5. dcr

    A very late 040

    We had an LC at the office back when they were new. It was used for our ordering system and probably word processing too. Pretty sure it wasn't the host computer but a workstation. And, as I recall, it worked fine for that. I believe we had it until the LCIIIs came out and then it was replaced with an LCIII. The LC was sold to a local government department where they used it for another couple years. (There's a chance it was an LCII, but I am pretty sure it was an LC.)
  6. dcr

    Y2K2020 Date Problem System 7

    Given that the first Mac was 1984 and the first Apple was 1976, there's not going to be any Apple or Mac files or applications dated before 1972. So, that seems the best option. Downside is the sorting might be off for the reason you mention, though I'm not sure if that will cause any problems for anything the computers are going to be used for. That is, I don't think they'll be running airplane schedules or anything. I would think primarily games and word processing. And, for me, if I create a file on July 30, 2042, if that shows up as July 30, 2042 (and I can move it to a then-modern computer and preserve that date), that works for me. I would imagine, though, in the case where the clock battery is dead, the system might default to January 1, 2041 instead of January 1, 1904? (Or February 6, 2040?) Not a major problem but just a change to get used to.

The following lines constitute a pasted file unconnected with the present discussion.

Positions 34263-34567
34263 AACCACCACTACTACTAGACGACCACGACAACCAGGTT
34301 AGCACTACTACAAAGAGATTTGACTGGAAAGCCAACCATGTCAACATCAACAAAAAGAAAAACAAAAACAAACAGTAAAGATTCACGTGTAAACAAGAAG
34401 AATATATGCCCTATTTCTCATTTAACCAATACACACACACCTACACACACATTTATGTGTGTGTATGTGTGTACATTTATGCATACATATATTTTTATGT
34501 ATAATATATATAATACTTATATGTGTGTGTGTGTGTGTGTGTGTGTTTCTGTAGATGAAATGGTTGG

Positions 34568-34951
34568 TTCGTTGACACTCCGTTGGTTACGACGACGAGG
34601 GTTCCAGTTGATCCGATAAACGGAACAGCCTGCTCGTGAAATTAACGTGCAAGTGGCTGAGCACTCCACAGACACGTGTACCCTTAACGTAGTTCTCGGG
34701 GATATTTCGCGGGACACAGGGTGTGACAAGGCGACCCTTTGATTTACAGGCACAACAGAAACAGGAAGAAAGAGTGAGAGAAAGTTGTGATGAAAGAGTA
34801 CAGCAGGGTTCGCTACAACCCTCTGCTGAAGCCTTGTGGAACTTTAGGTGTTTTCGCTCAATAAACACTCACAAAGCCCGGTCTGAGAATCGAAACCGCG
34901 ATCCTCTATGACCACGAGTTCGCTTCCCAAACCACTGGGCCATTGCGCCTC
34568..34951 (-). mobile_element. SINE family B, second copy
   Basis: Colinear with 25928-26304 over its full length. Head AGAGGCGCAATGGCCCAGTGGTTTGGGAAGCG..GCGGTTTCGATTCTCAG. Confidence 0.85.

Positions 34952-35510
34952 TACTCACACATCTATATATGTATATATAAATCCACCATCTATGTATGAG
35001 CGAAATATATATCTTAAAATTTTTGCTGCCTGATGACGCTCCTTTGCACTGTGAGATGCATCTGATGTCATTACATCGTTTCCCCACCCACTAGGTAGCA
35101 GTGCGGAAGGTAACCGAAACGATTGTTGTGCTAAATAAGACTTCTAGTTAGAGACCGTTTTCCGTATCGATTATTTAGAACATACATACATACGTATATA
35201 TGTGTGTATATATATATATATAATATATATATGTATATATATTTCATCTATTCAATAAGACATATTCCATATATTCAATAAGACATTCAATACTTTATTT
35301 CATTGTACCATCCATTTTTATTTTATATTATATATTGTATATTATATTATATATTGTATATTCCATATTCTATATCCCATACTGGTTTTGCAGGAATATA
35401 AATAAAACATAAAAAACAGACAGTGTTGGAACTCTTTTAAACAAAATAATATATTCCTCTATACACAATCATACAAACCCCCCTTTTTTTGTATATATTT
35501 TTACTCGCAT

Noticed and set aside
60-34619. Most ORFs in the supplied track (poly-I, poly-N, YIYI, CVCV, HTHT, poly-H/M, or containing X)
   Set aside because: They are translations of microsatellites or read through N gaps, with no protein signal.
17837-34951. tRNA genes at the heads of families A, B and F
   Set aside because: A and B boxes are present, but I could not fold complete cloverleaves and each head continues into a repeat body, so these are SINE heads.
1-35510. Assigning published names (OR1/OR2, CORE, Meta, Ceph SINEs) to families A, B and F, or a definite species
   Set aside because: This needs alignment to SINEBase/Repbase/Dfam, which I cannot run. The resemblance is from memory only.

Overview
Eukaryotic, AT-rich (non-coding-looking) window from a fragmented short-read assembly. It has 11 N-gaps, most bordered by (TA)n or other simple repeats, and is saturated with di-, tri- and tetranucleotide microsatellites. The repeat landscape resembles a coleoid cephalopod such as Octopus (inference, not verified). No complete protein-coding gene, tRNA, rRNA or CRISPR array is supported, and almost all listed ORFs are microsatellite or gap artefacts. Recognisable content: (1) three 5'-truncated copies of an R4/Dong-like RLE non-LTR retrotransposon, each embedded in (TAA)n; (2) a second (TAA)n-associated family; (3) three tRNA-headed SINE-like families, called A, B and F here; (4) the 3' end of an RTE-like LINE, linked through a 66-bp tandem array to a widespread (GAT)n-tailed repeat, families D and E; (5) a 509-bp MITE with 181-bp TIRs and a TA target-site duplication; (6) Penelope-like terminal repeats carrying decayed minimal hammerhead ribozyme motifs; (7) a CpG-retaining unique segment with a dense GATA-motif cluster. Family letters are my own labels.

7. dcr

    Y2K2020 Date Problem System 7

    The clock uses a 32-bit number to keep track of the number of seconds from January 1, 1904. This runs out in February of 2040. After that, it will revert to 1904. It affects the HFS and HFS+ file systems too. AFS fixes the problem but, of course, that will only work on versions of Mac OS X that support AFS.
  8. dcr

    Y2K2020 Date Problem System 7

    But your old Macs might not!! :-P Or the Earth. On the plus side, maybe time travel will have been invented before 2042. Then, you can go back well before 2042 and not need to worry about the clock again. Also, NOS will be replaced with NNS.